HARRISBURG, Pa. (WHTM) — The Pennsylvania State House is functioning and passing bills for the first time in 2023. Speaker Mark Rozzi got his priorities through, what he calls “Rozzi Rules,” but there is still a major obstacle.

Rozzi’s priority has always been justice and relief for survivors of childhood sexual abuse, and on Friday, Feb. 24, his mission has finally been accomplished, but only in one chamber.

The Pennsylvania State House, in bipartisan fashion, passed House Bill 1, a constitutional amendment that will allow survivors to sue their abusers past the statute of limitations. Lawmakers took a double-barreled approach and also passed House Bill 2, a traditional statute that would do the same thing as House Bill 1.

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The problem? The House version doesn’t match the Senate version.

Senate Bill 1 passed weeks ago but was bundled with two other amendments.

In order to make it on the November ballot, identical language needs to be passed by both chambers.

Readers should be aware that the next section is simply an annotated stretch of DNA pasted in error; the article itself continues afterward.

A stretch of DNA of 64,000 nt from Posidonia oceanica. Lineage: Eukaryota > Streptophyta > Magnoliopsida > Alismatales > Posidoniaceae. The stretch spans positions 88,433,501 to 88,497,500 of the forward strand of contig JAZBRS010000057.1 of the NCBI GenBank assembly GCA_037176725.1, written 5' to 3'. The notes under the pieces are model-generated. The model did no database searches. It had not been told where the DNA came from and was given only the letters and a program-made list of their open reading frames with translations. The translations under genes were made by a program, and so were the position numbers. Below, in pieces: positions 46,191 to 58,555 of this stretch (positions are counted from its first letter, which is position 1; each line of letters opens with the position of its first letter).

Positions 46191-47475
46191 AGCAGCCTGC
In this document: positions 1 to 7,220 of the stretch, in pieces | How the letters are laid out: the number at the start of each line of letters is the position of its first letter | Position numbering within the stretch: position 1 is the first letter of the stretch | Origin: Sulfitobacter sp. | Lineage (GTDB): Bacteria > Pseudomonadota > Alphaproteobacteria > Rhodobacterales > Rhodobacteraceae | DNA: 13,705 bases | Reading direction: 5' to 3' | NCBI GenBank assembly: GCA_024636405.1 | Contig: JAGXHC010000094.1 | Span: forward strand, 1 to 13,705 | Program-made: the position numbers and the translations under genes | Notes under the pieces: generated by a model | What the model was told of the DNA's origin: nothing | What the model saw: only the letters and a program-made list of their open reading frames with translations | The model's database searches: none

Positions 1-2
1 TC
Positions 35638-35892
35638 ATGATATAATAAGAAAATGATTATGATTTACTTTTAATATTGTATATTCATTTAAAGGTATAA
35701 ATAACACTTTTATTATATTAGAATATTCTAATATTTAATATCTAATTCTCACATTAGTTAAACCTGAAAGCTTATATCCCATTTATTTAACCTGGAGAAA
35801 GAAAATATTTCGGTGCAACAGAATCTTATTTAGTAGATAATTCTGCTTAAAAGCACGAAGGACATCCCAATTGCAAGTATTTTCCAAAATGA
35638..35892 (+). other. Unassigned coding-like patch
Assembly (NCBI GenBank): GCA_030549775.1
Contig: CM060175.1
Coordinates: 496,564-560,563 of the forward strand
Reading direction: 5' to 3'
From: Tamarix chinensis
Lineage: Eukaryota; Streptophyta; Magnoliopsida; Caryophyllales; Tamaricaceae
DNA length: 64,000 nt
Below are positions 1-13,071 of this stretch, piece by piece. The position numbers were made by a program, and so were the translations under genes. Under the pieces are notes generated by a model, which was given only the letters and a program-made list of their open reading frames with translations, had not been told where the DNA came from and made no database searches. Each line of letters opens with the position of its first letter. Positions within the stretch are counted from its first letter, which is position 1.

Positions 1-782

Rozzi called on the Pennsylvania Senate to pass the House’s version soon.

“People are angry. People are pissed off, and they’re going to do everything they can to make this message clear across this Commonwealth. The Senate needs to come in next week and start taking up these bills, and if they don’t, the 13,000,000 residents of this Commonwealth are going to let them know about it,” Rozzi said.

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Less than an hour after Rozzi’s comments, the Senate Republican leader said they passed their version weeks ago, and had Rozzi not locked down the House chamber and passed the Senate’s version, it could have made it on the May ballot.

Once again, survivors of childhood sexual abuse are caught in the middle of a bureaucratic battle.